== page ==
Can we trust the Gospels? Peter Williams, of Cambridge University, says yes in his newest book. I’ve read this book and it is great, especially for someone new to the… Read more Can We Trust the Gospels? Interview With Author Peter Williams →
Some Christians view reason as the enemy of faith. For this reason (pun intended), they reject philosophy. This philosophy (pun intended, again) is known as Christian anti-intellectualism. As you can hopefully already see, it is self-refuting. Nonetheless, some point to Colossians 2:8 to try and defend this odd philosophy. Only by ripping this verse out of context could you get an interpretation that would defend a self-refuting position. Colossians 2:8 Does Not Condemn Philosophy
Over the weekend I published the latest installment of my booklet series on Amazon, “Why Does God Allow Evil? 5 Responses to the Problem of Evil.” The e-booklet is available… Read more Why Does God Allow Evil? [Booklet] →
Does God exist? Some say that we can discard belief in God and the supernatural due to our ever expanding scientific knowledge. It is almost taken for granted that science… Read more Does God Exist? The Kalam Cosmological Argument →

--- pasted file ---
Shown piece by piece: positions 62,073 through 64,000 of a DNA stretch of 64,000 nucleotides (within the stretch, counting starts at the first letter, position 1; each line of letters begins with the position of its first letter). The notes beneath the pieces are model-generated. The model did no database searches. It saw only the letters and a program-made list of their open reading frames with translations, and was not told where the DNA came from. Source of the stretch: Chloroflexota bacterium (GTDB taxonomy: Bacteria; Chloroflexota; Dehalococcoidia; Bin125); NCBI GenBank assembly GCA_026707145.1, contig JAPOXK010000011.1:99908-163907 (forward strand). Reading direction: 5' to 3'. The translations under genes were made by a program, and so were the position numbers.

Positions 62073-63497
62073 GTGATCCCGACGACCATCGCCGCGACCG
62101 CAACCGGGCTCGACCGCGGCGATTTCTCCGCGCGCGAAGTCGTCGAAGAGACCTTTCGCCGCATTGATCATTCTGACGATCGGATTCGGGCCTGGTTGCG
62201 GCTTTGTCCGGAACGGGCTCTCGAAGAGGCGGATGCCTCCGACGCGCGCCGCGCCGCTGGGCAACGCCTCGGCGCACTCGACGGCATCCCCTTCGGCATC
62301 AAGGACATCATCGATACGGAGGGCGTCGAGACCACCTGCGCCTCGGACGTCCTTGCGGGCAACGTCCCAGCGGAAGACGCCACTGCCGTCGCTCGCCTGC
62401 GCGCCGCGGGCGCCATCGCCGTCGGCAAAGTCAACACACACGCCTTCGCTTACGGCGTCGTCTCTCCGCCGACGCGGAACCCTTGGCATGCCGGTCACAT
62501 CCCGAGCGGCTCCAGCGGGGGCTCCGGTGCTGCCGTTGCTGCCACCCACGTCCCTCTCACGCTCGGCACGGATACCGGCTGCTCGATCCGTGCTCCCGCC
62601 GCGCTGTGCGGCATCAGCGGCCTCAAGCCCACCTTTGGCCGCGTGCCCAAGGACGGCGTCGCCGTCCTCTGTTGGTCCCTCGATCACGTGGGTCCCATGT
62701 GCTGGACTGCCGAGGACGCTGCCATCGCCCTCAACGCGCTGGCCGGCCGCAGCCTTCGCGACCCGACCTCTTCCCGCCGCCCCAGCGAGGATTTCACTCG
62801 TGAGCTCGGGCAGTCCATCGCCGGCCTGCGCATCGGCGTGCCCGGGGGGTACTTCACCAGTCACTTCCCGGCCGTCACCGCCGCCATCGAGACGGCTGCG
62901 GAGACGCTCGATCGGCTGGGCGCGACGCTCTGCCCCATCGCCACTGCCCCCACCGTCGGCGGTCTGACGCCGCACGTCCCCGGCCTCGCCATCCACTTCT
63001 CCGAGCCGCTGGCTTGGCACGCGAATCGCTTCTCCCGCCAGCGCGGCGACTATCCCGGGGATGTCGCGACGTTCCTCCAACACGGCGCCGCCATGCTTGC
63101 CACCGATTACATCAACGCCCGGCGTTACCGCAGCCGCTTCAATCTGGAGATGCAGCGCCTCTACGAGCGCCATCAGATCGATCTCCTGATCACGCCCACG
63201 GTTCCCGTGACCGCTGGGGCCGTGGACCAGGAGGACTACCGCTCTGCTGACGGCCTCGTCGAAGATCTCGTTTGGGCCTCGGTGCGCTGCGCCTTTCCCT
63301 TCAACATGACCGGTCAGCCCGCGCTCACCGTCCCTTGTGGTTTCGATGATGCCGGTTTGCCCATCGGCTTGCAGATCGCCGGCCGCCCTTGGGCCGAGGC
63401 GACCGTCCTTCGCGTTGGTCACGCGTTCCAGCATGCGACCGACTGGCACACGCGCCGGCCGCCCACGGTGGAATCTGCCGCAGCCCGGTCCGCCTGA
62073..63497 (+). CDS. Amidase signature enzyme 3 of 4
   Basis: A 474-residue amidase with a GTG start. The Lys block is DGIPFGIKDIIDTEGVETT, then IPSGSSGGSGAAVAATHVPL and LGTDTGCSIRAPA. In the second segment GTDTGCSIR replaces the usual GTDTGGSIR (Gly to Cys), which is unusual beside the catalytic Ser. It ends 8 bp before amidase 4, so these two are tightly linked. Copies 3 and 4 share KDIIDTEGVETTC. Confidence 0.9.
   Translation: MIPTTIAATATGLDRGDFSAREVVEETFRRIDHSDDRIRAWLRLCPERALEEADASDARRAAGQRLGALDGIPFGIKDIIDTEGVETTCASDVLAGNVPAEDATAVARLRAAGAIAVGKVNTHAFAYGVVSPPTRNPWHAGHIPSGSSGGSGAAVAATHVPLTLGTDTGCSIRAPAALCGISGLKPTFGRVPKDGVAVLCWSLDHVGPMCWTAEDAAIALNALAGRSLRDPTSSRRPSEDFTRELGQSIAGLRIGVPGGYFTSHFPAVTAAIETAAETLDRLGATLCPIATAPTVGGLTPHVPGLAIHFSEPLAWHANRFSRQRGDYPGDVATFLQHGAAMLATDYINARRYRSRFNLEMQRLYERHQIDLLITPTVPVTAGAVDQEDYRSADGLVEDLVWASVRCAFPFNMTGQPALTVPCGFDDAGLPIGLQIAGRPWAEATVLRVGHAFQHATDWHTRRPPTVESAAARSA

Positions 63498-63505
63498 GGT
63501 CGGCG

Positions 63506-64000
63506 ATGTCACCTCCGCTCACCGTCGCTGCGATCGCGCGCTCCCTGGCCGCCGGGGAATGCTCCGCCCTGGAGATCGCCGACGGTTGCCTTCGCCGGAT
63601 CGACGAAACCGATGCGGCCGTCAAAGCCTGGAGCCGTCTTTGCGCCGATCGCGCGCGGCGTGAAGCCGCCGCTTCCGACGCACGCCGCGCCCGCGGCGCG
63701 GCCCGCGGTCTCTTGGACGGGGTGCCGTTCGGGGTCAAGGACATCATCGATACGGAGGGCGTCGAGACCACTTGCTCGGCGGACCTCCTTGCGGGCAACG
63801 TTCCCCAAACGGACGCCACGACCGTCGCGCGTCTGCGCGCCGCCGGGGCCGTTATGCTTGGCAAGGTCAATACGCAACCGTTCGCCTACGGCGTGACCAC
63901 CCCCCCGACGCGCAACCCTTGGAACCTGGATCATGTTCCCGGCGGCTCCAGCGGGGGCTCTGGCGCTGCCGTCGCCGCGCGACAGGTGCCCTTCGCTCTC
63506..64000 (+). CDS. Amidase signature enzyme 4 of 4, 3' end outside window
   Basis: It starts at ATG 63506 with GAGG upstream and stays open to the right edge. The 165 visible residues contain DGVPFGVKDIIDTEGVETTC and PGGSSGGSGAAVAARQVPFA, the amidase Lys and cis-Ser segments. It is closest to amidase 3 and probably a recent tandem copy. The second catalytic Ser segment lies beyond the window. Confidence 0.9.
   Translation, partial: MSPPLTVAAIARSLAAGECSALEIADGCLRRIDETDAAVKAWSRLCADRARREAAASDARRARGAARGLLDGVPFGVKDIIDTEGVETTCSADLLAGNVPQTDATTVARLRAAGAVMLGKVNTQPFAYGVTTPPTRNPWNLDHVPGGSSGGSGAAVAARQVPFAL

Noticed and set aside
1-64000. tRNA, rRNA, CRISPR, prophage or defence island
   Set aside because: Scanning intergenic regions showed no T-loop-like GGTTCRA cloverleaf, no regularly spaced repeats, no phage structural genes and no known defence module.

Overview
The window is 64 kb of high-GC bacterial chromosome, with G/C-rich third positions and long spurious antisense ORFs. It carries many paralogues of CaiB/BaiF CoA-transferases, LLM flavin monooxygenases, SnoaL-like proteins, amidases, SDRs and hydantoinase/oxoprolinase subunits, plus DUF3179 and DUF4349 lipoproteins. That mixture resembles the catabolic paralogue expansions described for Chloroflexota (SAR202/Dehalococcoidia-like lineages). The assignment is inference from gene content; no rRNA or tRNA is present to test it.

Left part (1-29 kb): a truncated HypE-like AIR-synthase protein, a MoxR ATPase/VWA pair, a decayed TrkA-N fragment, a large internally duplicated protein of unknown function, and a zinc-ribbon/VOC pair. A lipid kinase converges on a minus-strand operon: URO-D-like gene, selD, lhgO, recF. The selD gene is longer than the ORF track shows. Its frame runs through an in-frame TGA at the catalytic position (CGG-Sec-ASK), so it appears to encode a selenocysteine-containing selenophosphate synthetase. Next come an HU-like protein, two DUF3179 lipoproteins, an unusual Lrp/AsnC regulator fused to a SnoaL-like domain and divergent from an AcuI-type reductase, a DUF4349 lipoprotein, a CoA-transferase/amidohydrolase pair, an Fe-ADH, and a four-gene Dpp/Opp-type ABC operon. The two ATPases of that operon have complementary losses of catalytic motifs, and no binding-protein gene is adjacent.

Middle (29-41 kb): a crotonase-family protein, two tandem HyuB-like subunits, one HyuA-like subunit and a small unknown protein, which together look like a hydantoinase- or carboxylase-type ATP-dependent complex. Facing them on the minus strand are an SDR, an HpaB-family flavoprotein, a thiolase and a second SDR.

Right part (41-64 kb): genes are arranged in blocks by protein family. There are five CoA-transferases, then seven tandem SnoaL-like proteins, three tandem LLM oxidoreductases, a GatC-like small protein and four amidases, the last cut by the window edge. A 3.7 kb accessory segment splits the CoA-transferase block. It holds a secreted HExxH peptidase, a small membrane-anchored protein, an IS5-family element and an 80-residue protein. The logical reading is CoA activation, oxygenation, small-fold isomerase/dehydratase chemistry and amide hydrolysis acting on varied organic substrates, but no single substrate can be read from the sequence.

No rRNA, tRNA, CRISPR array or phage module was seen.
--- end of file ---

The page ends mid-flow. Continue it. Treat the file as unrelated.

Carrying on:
Donnie Haflich dissects the problem of young people leaving Christianity perfectly and provides what I believe is a great solution. If young people have never been shown why Christianity is… Read more An Unexamined Worldview Is Not Worth Holding To →
Our universe is remarkably fine-tuned for the existence of life. The odds of a universe like ours forming by chance, are astronomical. This article presents some of those odds, showing… Read more The Fine-Tuning of Our Universe →
Alisa Childers takes a look at “progressive Christianity” and how it differs from historical Christianity on the four major questions of a worldview. The Gospel According to Progressive Christianity: Is… Read more The Gospel According to Progressive Christianity: Is it Really Good News? →
Here is a short video that explains why we can be confident that the New Testaments we read today are translations of the original. There may be variations in the manuscripts, but these differences are minor and easily sorted out by text criticists. The text you have today is based on the original.